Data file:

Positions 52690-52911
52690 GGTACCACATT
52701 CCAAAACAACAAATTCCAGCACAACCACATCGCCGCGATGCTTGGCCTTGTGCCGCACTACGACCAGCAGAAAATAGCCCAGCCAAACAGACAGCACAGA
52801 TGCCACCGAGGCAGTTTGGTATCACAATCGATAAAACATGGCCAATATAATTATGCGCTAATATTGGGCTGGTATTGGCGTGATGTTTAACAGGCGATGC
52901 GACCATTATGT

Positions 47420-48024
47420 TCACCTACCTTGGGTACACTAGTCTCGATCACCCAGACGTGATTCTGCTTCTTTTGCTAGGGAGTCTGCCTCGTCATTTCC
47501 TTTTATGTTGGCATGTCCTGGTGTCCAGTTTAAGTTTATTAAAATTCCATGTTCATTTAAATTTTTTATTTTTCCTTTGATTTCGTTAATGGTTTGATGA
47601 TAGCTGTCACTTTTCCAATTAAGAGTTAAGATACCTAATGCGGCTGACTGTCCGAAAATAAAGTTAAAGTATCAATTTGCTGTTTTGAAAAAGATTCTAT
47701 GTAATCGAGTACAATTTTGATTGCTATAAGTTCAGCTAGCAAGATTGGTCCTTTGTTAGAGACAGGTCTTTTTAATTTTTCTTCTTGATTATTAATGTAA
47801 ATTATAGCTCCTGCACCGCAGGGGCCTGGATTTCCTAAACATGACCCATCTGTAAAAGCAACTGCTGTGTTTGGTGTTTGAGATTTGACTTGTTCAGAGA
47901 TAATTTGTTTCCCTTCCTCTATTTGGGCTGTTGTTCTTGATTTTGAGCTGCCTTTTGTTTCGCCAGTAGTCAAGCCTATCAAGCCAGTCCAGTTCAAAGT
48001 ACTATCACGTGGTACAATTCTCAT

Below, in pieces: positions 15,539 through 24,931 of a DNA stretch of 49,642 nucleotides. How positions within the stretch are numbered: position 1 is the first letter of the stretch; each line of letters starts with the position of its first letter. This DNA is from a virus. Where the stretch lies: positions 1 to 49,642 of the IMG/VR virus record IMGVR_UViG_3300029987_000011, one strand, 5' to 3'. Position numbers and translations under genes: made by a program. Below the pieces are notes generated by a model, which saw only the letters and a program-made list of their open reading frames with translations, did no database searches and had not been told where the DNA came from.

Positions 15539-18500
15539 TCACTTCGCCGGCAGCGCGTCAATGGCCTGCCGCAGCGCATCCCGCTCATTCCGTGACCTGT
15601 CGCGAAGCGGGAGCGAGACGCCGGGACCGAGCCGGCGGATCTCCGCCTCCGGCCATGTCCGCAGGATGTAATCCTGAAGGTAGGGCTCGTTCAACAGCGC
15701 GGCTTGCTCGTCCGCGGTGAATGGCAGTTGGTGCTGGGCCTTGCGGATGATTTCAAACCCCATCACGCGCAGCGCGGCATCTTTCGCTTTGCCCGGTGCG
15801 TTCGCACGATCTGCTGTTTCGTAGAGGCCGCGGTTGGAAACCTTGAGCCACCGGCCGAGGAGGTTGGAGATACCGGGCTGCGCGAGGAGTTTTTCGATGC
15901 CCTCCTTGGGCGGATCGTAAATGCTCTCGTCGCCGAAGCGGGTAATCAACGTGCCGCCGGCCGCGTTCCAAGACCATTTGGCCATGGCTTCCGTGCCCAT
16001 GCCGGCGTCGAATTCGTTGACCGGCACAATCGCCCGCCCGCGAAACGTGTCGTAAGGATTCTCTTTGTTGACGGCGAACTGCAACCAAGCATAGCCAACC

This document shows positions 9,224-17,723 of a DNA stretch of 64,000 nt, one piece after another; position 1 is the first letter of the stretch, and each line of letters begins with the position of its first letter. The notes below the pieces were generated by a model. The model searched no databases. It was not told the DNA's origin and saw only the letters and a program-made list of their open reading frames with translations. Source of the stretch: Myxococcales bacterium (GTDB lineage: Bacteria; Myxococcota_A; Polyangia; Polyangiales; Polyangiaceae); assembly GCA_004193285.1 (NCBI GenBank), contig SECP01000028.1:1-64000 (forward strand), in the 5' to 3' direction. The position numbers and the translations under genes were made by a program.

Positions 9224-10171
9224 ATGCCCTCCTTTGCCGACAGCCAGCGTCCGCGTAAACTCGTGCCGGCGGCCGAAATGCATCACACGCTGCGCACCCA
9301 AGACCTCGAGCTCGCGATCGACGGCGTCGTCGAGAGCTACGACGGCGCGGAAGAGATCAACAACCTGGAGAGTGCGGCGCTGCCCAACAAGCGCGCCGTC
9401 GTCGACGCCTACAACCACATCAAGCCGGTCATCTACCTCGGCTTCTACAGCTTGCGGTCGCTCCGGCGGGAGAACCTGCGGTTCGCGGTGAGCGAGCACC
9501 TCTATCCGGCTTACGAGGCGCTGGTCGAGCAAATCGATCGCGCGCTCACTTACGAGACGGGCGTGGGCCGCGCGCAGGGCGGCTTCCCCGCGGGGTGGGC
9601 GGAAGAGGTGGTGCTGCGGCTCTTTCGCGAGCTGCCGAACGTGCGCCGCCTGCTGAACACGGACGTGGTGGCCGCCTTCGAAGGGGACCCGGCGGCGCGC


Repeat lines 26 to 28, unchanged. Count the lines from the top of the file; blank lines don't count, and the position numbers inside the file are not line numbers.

9401 GTCGACGCCTACAACCACATCAAGCCGGTCATCTACCTCGGCTTCTACAGCTTGCGGTCGCTCCGGCGGGAGAACCTGCGGTTCGCGGTGAGCGAGCACC
9501 TCTATCCGGCTTACGAGGCGCTGGTCGAGCAAATCGATCGCGCGCTCACTTACGAGACGGGCGTGGGCCGCGCGCAGGGCGGCTTCCCCGCGGGGTGGGC
9601 GGAAGAGGTGGTGCTGCGGCTCTTTCGCGAGCTGCCGAACGTGCGCCGCCTGCTGAACACGGACGTGGTGGCCGCCTTCGAAGGGGACCCGGCGGCGCGC